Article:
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Stress and Inflammation

Who isn’t stressed?

We live in a stressful world.  Work, traffic, the news, toxic emotions, a polluted environment, and the standard American diet………that’s a lot of stress on the body.  All of this chronic stress causes chronic inflammation in the body and in the brain.

A study done by the National Institute of Health showed that major life stressors, especially those involving a significant personal stress or social rejection, are among the strongest risk factors for depression.  This is due to a massive release of pro-inflammatory cytokines in response to these stresses, which then activate the immune system and inflammation pathways in the body.

You can check out the article here: view the study

So what can you do about this stress?  

Regular exercise.

Even just 20 minutes a day, is an effective way to reduce chronic inflammation caused by stress.  Exercise also provides mood boosting and other physical health benefits. So regular exercise is a win-win. Keep in mind that excessive exercise can produce inflammation, so there is a fine balance you need to strike when it comes to exercise, and moderation is key.  

Meditation and mindfulness

These are two are wonderful ways to help reduce stress.  Most people are familiar with meditation and its benefits. So why isn’t everyone pulling out a mat and meditating every day? Many people struggle with meditation because they think that meditation means they need to quiet their mind.  This is a huge myth! Meditation, by definition, is a way to transform your thoughts, not quiet them. Through meditation you gain perspective on what is happening in your mind and body, or mindfulness. Mindfulness is essentially being present to the current moment, what is happening in your body, what is around you, and not being overly reactive or overwhelmed by your environment.  It helps you learn to not dwell on what happened yesterday or worry about what tomorrow brings. You don’t need special skills to meditate or be mindful, you just need practice. There are many smartphone apps that can help you with this. Our favorites are Headspace and Insight Timer (which has thousands of free guided meditations from the leading experts in mindfulness).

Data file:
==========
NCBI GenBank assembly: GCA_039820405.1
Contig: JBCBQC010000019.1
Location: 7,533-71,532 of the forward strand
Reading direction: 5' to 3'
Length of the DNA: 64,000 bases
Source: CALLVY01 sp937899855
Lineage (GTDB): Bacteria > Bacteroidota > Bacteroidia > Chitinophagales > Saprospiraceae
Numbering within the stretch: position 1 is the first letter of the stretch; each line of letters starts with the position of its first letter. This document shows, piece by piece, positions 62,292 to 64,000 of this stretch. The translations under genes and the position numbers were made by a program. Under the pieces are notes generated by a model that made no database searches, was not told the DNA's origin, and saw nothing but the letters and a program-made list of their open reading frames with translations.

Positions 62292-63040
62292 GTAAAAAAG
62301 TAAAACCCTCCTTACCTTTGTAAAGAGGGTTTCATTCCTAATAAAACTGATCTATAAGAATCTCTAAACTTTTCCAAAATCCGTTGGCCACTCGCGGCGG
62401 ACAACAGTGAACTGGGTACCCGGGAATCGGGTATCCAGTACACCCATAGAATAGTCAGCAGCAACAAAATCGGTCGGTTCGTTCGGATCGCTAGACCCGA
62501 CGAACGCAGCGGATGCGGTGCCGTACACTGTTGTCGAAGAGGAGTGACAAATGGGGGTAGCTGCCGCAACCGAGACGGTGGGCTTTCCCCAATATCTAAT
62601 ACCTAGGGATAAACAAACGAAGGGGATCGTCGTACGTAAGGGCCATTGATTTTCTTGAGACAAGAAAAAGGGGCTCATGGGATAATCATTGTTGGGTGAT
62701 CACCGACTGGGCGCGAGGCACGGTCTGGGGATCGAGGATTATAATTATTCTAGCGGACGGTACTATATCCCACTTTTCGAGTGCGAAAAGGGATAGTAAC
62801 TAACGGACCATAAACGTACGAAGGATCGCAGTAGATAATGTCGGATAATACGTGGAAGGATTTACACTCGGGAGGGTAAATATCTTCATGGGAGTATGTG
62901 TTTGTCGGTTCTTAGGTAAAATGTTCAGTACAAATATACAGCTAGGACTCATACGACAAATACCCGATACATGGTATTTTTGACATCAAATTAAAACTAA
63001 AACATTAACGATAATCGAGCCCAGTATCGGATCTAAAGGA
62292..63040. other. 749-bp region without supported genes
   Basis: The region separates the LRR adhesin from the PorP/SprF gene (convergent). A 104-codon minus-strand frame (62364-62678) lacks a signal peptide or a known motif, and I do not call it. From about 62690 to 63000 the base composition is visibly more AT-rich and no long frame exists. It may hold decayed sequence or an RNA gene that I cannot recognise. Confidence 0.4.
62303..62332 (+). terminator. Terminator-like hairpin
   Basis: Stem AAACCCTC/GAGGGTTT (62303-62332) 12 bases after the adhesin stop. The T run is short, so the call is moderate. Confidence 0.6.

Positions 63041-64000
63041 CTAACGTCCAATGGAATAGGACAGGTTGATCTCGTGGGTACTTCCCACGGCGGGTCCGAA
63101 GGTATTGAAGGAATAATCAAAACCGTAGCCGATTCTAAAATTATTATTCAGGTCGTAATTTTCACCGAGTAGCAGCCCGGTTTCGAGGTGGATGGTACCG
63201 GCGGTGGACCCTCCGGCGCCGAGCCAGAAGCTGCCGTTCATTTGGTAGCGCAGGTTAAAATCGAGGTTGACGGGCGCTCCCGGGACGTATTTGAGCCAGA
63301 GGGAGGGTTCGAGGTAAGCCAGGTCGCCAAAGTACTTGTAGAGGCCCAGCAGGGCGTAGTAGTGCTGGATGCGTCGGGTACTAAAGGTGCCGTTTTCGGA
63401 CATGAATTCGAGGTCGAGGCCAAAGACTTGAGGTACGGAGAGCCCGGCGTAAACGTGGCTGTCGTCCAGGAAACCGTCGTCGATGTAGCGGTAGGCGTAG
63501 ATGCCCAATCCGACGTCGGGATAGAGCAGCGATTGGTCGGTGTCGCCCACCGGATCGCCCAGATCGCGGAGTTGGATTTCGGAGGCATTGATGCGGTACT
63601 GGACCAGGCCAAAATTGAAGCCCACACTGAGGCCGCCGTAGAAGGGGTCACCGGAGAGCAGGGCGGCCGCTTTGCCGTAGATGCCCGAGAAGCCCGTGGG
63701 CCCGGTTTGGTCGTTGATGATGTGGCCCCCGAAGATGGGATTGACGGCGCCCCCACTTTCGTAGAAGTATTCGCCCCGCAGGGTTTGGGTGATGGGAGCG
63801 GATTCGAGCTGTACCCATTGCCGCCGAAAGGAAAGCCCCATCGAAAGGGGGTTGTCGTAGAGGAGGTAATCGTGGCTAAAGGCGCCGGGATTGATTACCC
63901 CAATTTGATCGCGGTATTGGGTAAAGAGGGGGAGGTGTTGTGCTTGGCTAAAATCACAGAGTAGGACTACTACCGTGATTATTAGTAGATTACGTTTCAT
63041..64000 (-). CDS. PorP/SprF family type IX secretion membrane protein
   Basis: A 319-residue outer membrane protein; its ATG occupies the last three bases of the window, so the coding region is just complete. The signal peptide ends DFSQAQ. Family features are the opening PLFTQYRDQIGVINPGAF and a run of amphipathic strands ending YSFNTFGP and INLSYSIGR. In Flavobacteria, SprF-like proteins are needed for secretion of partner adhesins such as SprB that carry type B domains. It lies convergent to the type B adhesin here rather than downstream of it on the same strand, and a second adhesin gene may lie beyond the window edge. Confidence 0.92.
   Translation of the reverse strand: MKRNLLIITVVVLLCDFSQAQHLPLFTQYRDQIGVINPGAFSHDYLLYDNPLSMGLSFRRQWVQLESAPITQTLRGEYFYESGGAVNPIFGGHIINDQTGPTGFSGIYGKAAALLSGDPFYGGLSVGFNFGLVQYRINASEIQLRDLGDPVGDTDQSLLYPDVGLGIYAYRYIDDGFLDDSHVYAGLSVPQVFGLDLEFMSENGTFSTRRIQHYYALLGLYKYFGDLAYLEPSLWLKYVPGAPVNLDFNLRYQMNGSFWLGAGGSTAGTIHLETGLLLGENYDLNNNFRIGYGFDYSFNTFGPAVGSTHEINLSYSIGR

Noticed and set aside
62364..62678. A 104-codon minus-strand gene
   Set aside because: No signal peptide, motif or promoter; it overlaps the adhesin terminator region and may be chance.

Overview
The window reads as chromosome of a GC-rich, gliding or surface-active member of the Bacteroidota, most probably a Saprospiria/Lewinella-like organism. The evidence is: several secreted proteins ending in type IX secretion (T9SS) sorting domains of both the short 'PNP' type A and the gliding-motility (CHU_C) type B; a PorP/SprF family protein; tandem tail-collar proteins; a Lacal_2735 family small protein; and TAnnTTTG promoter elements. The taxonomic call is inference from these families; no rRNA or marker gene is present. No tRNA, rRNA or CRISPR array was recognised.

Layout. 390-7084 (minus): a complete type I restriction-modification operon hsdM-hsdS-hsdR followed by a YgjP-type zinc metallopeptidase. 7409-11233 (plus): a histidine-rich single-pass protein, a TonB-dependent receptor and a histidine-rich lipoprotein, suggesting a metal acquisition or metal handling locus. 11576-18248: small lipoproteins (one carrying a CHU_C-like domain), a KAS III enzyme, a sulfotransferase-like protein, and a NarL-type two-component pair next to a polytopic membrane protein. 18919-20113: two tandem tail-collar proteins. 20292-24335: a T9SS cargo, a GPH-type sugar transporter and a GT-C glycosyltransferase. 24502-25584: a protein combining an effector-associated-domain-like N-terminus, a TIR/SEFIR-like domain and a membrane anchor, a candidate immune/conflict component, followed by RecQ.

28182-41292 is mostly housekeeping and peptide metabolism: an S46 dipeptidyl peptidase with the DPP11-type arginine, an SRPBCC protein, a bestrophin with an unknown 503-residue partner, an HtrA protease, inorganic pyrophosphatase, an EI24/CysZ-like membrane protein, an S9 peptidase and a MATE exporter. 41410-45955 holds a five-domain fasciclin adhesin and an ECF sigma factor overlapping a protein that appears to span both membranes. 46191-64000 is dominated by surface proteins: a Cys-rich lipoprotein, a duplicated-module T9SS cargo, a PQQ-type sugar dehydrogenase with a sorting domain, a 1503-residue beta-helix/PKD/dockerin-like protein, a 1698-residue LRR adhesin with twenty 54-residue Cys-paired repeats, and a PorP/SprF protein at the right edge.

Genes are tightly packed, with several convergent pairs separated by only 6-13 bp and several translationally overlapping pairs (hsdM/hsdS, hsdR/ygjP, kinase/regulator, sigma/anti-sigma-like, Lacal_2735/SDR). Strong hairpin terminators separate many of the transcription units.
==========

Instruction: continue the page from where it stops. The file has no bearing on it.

Biofeedback breathing

This is another powerful tool to use regularly to help reduce stress and anxiety.  Biofeedback breathing involves breathing from your diaphragm instead of your chest. Diaphragmatic breathing allows you to take deeper and slower breaths.  This style of breathing actually acts to calm down the nervous system and can be very helpful for reducing anxiety and stress as well as improving sleep.

Excessive Stress is an Obstacle to Cure.

While all of these tools are helpful for reducing the negative effects of everyday stress, excessive stress is an obstacle to cure.  Identifying and removing those obstacles, is one of the best things you can do in your path to healing. Without removing obstacles to cure you will never have sustainable long term results in any healing plan you undertake.


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